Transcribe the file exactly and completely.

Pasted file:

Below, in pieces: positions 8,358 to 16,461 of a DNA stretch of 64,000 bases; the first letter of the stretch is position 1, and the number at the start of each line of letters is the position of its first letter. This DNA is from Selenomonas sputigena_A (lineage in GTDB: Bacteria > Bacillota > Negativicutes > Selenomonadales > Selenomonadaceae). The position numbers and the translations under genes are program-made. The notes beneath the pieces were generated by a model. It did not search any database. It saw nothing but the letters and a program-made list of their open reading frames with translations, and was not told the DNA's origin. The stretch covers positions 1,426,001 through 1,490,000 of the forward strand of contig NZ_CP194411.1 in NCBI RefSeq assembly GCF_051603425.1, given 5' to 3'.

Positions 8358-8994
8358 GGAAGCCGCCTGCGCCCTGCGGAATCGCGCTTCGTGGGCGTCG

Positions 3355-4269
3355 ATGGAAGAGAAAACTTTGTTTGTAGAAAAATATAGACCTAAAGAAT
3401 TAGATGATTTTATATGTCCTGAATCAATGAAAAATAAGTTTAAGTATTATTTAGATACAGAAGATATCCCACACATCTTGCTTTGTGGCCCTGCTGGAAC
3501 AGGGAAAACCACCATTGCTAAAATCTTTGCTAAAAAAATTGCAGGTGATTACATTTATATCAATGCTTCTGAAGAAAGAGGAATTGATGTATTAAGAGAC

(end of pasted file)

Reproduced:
Below, in pieces: positions 8,358 to 16,461 of a DNA stretch of 64,000 bases; the first letter of the stretch is position 1, and the number at the start of each line of letters is the position of its first letter. This DNA is from Selenomonas sputigena_A (lineage in GTDB: Bacteria > Bacillota > Negativicutes > Selenomonadales > Selenomonadaceae). The position numbers and the translations under genes are program-made. The notes beneath the pieces were generated by a model. It did not search any database. It saw nothing but the letters and a program-made list of their open reading frames with translations, and was not told the DNA's origin. The stretch covers positions 1,426,001 through 1,490,000 of the forward strand of contig NZ_CP194411.1 in NCBI RefSeq assembly GCF_051603425.1, given 5' to 3'.

Positions 8358-8994
8358 GGAAGCCGCCTGCGCCCTGCGGAATCGCGCTTCGTGGGCGTCG

Positions 3355-4269
3355 ATGGAAGAGAAAACTTTGTTTGTAGAAAAATATAGACCTAAAGAAT
3401 TAGATGATTTTATATGTCCTGAATCAATGAAAAATAAGTTTAAGTATTATTTAGATACAGAAGATATCCCACACATCTTGCTTTGTGGCCCTGCTGGAAC
3501 AGGGAAAACCACCATTGCTAAAATCTTTGCTAAAAAAATTGCAGGTGATTACATTTATATCAATGCTTCTGAAGAAAGAGGAATTGATGTATTAAGAGAC